Wu CK, Huang YT, Lee JK, Jimmy Juang JM, Tsai CT, Lai LP, Hwang JJ, Chiang FT, Lin JL, Chen PC, Lin LY (2014) Anti-anxiety drugs use and cardiovascular outcomes in patients with myocardial infarction: a national wide assessment. Atherosclerosis 235:496–502. CrossRefPubMedGoogle Scholar
  11. 11.
    Lan TY, Zeng YF, Tang GJ, Kao HC, Chiu HJ, Lan TH, Ho HF (2015) The use of hypnotics and mortality—a population-based retrospective cohort study. PLoS One 10:e0145271. CrossRefPubMedPubMedCentralGoogle Scholar
  12. 12.
    Honkola J, Hookana E, Malinen S, Kaikkonen KS, Junttila MJ, Isohanni M, Kortelainen ML, Huikuri HV (2012) Psychotropic medications and the risk of sudden cardiac death during an acute coronary event. Eur Heart J 33:745–751. CrossRefPubMedGoogle Scholar
  13. 13.
    Chen HC, Su TP, Chou P (2013) A nine-year follow-up study of sleep patterns and mortality in community-dwelling older adults in Taiwan. Sleep 36:1187–1198. CrossRefPubMedPubMedCentralGoogle Scholar
  14. 14.
    Diez-Quevedo C, Lupon J, Gonzalez B et al (2013) Depression, antidepressants, and long-term mortality in heart failure. Int J Cardiol 167:1217–1225. CrossRefPubMedGoogle Scholar
  15. 15.
    Jaussent I, Ancelin ML, Berr C, Pérès K, Scali J, Besset A, Ritchie K, Dauvilliers Y (2013) Hypnotics and mortality in an elderly general population: a 12-year prospective study. BMC Med 11(212).
  16. 16.
    Thorogood M, Cowen P, Mann J, Murphy M, Vessey M (1992) Fatal myocardial infarction and use of psychotropic drugs in young women. Lancet 340:1067–1068CrossRefGoogle Scholar
  17. 17.
    Mallon L, Broman JE, Hetta J (2009) Is usage of hypnotics associated with mortality? Sleep Med 10:279–286. CrossRefPubMedGoogle Scholar
  18. 18.
    Rod NH, Vahtera J, Westerlund H, Kivimaki M, Zins M, Goldberg M, Lange T (2011) Sleep disturbances and cause-specific mortality: results from the GAZEL cohort study. Am J Epidemiol 173:300–309. CrossRefPubMedGoogle Scholar
  19. 19.
    Tiihonen J, Mittendorfer-Rutz E, Torniainen M, Alexanderson K, Tanskanen A (2016) Mortality and cumulative exposure to antipsychotics, antidepressants, and benzodiazepines in patients with schizophrenia: an observational follow-up study. Am J Psychiatry 173:600–606. CrossRefPubMedGoogle Scholar
  20. 20.
    Neutel CI, Johansen HL (2015) Association between hypnotics use and increased mortality: causation or confounding? Eur J Clin Pharmacol 71:637–642. CrossRefPubMedGoogle Scholar
  21. 21.
    Davidson PM, Phillips JL, Dennison-Himmelfarb C, Thompson SC, Luckett T, Currow DC (2016) Providing palliative care for cardiovascular disease from a perspective of sociocultural diversity: a global view. Curr Opin Support Palliat Care 10:11–17. CrossRefPubMedGoogle Scholar
  22. 22.
    Kelly PT, McCulloch J (1983) The effects of the GABAergic agonist muscimol upon the relationship between local cerebral blood flow and glucose utilization. Brain Res 258:338–342CrossRefGoogle Scholar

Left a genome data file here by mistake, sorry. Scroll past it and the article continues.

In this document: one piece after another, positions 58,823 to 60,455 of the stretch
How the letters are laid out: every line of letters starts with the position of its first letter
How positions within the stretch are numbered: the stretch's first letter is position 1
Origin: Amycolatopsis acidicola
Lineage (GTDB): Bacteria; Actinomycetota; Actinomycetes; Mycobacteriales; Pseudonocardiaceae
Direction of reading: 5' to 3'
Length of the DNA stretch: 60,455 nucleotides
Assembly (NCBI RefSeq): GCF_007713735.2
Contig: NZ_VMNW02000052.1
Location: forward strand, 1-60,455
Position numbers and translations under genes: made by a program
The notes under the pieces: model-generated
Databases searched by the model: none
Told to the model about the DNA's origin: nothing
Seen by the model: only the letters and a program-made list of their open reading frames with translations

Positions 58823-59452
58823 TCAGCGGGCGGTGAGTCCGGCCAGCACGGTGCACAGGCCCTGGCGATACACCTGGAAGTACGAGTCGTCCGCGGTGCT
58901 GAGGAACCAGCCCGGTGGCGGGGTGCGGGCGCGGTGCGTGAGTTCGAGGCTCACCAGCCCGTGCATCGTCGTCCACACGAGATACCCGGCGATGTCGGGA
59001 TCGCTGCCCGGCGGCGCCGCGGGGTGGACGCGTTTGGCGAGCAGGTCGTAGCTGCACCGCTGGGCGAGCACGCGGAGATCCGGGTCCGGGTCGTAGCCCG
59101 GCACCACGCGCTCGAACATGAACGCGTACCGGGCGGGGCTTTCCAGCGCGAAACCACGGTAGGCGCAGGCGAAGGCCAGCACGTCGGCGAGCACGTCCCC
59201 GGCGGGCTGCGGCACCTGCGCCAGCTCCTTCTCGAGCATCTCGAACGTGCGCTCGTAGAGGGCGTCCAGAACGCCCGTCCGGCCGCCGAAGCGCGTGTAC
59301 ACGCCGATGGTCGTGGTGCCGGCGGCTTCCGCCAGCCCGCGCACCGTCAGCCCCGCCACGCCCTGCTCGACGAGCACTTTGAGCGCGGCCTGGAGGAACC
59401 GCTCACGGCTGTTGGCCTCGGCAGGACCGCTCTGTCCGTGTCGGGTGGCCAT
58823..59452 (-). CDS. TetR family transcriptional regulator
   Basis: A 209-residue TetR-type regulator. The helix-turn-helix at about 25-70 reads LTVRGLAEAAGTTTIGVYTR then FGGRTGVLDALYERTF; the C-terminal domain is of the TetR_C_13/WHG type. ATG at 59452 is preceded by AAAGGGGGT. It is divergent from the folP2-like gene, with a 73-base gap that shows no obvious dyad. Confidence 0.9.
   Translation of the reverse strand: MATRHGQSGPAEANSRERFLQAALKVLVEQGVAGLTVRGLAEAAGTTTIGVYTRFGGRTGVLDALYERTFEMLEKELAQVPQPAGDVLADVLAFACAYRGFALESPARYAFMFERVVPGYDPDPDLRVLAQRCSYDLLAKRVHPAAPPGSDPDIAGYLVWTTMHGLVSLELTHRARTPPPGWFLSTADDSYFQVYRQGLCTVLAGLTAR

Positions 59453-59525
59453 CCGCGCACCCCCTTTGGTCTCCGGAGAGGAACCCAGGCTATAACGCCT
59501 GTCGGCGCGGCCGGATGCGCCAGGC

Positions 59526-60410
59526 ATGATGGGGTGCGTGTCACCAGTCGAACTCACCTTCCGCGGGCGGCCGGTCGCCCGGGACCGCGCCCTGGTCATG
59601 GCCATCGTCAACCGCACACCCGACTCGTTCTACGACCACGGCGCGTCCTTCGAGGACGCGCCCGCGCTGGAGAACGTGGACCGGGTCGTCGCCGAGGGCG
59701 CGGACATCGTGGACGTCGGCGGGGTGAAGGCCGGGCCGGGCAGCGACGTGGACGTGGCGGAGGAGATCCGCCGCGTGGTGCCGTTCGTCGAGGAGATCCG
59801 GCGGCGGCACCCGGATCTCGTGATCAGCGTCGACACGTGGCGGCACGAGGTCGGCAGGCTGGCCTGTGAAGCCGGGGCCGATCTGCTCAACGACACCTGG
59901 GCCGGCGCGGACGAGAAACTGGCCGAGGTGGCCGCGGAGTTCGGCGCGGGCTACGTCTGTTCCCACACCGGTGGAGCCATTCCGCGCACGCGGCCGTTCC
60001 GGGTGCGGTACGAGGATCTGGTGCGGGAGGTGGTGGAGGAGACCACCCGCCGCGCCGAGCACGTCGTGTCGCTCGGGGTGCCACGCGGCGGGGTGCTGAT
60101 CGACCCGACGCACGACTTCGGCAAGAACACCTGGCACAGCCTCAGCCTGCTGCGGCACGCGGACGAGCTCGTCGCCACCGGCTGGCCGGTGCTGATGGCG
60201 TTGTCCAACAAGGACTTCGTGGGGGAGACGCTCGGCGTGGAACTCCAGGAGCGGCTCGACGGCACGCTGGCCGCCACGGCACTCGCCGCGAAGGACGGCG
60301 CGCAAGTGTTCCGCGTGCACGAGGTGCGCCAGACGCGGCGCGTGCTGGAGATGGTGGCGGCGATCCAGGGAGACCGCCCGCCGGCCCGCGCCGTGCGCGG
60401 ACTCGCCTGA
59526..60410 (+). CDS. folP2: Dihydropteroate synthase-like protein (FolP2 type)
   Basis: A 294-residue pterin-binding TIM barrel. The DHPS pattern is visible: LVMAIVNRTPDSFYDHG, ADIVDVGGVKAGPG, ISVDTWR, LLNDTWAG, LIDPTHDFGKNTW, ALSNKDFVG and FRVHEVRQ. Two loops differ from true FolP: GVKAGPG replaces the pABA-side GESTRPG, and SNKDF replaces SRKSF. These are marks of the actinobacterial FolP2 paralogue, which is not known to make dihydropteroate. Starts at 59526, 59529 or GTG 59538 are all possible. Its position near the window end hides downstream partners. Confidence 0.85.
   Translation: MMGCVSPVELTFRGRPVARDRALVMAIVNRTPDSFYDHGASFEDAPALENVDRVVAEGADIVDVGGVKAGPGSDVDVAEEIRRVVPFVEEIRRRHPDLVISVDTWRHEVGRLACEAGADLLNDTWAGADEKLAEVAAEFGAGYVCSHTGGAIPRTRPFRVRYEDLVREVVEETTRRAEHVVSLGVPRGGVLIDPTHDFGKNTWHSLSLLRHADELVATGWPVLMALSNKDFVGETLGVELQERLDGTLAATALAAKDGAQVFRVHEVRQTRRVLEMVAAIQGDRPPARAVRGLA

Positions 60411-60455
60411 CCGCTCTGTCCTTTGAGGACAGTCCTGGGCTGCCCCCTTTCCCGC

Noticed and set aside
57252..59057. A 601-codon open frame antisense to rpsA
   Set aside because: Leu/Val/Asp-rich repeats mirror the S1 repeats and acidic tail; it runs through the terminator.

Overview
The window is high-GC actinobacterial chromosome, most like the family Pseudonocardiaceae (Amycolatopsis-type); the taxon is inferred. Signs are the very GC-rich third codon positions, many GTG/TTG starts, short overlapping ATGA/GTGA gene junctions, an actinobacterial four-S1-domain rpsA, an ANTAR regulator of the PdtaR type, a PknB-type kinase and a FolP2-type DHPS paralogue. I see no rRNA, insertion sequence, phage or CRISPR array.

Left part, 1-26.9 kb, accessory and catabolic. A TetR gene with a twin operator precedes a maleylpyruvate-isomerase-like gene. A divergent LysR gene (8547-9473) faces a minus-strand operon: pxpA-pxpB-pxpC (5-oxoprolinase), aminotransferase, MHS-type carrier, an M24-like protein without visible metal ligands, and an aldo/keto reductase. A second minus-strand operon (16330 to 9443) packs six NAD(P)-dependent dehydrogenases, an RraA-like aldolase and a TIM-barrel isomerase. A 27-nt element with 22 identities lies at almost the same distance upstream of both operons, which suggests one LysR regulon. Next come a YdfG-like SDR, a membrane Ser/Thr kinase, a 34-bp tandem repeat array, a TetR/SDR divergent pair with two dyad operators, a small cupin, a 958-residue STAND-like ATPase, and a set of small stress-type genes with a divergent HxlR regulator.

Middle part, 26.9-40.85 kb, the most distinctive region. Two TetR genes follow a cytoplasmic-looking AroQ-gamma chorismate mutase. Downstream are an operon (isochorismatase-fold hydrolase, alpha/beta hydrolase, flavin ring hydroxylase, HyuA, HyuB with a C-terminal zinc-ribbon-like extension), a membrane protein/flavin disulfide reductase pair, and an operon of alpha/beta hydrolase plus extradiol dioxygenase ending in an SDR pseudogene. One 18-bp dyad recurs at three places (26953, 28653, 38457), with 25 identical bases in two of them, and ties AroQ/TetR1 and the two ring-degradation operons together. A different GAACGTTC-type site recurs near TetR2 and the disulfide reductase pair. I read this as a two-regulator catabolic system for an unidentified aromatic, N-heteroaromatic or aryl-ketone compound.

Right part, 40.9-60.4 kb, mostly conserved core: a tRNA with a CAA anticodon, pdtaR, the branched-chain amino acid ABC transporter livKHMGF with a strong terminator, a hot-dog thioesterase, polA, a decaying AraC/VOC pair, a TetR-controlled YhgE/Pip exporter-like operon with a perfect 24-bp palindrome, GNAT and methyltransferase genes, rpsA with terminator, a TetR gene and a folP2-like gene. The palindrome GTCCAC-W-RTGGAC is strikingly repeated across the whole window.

23. 23.
    Chi OZ, Hunter C, Liu X, Chi Y, Weiss HR (2011) Effects of GABA(a) receptor blockade on regional cerebral blood flow and blood–brain barrier disruption in focal cerebral ischemia. J Neurol Sci 301:66–70. CrossRefPubMedGoogle Scholar
  24. 24.
    Johnson CF, Barnsdale LR, McAuley A (2016) Investigating the role of benzodiazepines in drug-related mortality—a systematic review undertaken on behalf of the Scottish National Forum on drug-related deaths. NHS Health Scotland, EdinburghGoogle Scholar
  25. 25.
    Clavel-Chapelon F, E3N Study Group (2015) Cohort profile: the French E3N cohort study. Int J Epidemiol 44:801–809. Questionnaires available at CrossRefGoogle Scholar
  26. 26.
    Lamarche-Vadel A, Pavillon G, Aouba A, Johansson LA, Meyer L, Jougla E, Rey G (2014) Automated comparison of last hospital main diagnosis and underlying cause of death ICD10 codes, France, 2008−2009. BMC Med Inform Decis Mak 14(44).
  27. 27.
    WHO Collaborating Centre for Drug Statistics Methodology: DDD: definition and general considerations. Accessed November 23, 2017
  28. 28.
    Fuhrer R, Rouillon F (1989) The French version of the Center for Epidemiologic Studies–Depression Scale [in French]. Psychiatr Psychobiol 4:163–166Google Scholar
  29. 29.
    Suissa S (2008) Immeasurable time bias in observational studies of drug effects on mortality. Am J Epidemiol 168:329–335. CrossRefPubMedGoogle Scholar
  30. 30.
    Agence Nationale de Sécurité du Médicament et des produits de santé (2013) État des lieux de la consommation des benzodiazépines en France. Accessed November 23, 2017
  31. 31.
    Mikkelsen L, Phillips DE, AbouZahr C, Setel PW, de Savigny D, Lozano R, Lopez AD (2015) A global assessment of civil registration and vital statistics systems: monitoring data quality and progress. Lancet 386:1395–1406. CrossRefPubMedGoogle Scholar
  32. 32.
    Smoller JW, Allison M, Cochrane BB, Curb JD, Perlis RH, Robinson JG, Rosal MC, Wenger NK, Wassertheil-Smoller S (2009) Antidepressant use and risk of incident cardiovascular morbidity and mortality among postmenopausal women in the Women’s Health Initiative study. Arch Intern Med 169:2128–2139. CrossRefPubMedGoogle Scholar
  33. 33.
    Whang W, Kubzansky LD, Kawachi I, Rexrode KM, Kroenke CH, Glynn RJ, Garan H, Albert CM (2009) Depression and risk of sudden cardiac death and coronary heart disease in women: results from the Nurses’ Health Study. J Am Coll Cardiol 53:950–958. CrossRefPubMedPubMedCentralGoogle Scholar
  34. 34.
    Biffi A, Scotti L, Corrao G (2017) Use of antidepressants and the risk of cardiovascular and cerebrovascular disease: a meta-analysis of observational studies. Eur J Clin Pharmacol 73:487–497. CrossRefPubMedGoogle Scholar
  35. 35.
    Hiance-Delahaye A, de Schongor FM, Lechowski L, Teillet L, Arvieu JJ, Robine JM, Ankri J, Herr M (2017) Potentially inappropriate prescription of antidepressants in old people: characteristics, associated factors, and impact on mortality. Int Psychogeriatr 30:715–726. CrossRefPubMedGoogle Scholar
  36. 36.
    Bachhuber MA, Hennessy S, Cunningham CO, Starrels JL (2016) Increasing benzodiazepine prescriptions and overdose mortality in the United States, 1996–2013. Am J Public Health 106:686–688. CrossRefPubMedPubMedCentralGoogle Scholar

Copyright information

© Springer-Verlag GmbH Germany, part of Springer Nature 2018

Authors and Affiliations

  1. 1.CESP, Fac. de médecine—Univ. Paris-Sud, Fac. de médecine—UVSQ, INSERMUniversité Paris-SaclayVillejuifFrance
  2. 2.Gustave RoussyVillejuifFrance
  3. 3.Inserm, CESP “Generations and Health” TeamGustave RoussyVillejuif cedexFrance

Personalised recommendations